EU to Australia: send us your travel surveillance data

The European Commission recently published the results of a review of the EU-Australia Passenger Name Record agreement, which governs the transfer of data on air passengers travelling between the EU and Australia to police surveillance and profiling units. One conclusion of the review is that Australia should submit more "analytical information obtained from PNR data" to EU member states and agencies.

Passenger Name Record (PNR) data is collected by travel agents, tour operators, airlines and others when people book airline tickets. This type of data has been of interest to law enforcement authorities for some time, as it can be used to detect 'persons of interest', for example based on their travel patterns or credit card data.

The current rules between the EU and Australia date to 2012, and in a recent review of the operation of the agreement, the European Commission concluded that Australia needs to send more data to European law enforcement agencies:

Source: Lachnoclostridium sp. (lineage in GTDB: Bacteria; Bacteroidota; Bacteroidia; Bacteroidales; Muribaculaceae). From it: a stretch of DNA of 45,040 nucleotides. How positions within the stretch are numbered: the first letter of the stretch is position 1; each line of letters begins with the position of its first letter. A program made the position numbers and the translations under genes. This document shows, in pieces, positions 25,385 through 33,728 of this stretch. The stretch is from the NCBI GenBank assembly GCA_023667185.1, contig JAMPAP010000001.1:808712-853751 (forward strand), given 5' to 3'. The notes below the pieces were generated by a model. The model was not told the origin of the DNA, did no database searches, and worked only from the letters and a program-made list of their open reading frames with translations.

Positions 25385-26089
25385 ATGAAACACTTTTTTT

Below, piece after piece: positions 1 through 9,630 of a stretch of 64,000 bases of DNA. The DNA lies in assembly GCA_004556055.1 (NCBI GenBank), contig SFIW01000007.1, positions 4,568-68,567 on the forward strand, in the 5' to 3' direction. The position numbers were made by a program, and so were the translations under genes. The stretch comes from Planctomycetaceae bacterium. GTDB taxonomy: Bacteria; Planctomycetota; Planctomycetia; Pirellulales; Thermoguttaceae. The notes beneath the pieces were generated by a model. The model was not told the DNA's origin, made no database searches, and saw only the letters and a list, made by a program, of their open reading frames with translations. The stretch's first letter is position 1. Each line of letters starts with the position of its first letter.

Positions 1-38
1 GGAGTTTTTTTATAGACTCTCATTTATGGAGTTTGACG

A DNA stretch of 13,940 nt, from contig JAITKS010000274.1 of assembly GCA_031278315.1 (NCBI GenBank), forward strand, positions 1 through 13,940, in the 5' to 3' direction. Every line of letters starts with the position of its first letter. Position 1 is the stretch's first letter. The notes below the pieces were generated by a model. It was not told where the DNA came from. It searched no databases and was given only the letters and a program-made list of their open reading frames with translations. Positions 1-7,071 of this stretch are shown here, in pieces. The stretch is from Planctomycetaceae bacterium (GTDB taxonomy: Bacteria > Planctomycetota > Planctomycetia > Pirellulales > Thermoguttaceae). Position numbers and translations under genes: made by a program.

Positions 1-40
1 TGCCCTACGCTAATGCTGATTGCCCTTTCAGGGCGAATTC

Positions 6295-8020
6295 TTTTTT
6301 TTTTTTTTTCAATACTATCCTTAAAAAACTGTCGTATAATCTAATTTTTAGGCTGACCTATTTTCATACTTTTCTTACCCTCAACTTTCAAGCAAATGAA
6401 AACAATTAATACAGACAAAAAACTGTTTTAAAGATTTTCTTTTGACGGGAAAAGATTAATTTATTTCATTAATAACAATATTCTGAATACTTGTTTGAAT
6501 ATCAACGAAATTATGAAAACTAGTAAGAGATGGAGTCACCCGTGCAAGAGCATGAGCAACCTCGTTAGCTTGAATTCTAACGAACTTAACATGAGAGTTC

"As regards issuses to be further addressed, Australia is invited to enhance its efforts to ensure reciprocity and pro-actively share analytical information obtained from PNR data with Member States and, where appropriate, with Europol and Eurojust."

See: Report from the Commission to the European Parliament and to the Council on the joint review of the implementation of the Agreement between the European Union and Australia on the processing and transfer of Passenger Name Record (PNR) data by air carriers to the Australian Customs and Border Protection Service (SWD(2021) 5 final, 21 January 2021, pdf)

The EU-Australia agreement permits the exchange of such data, in Article 6(1):

"The Australian Customs and Border Protection Service shall ensure the availability, as soon as practicable, of relevant and appropriate analytical information obtained from PNR data to police or judicial authorities of the Member State of the European Union concerned, or to Europol or Eurojust within the remit of their respective mandates, and in accordance with law enforcement or other information sharing agreements or arrangements between Australia and any Member State of the European Union, Europol or Eurojust, as applicable."

Find out more about the surveillance of travel in the Statewatch Database

Image: Kevin Chung, published under a CC BY-NC-ND 2.0 licence


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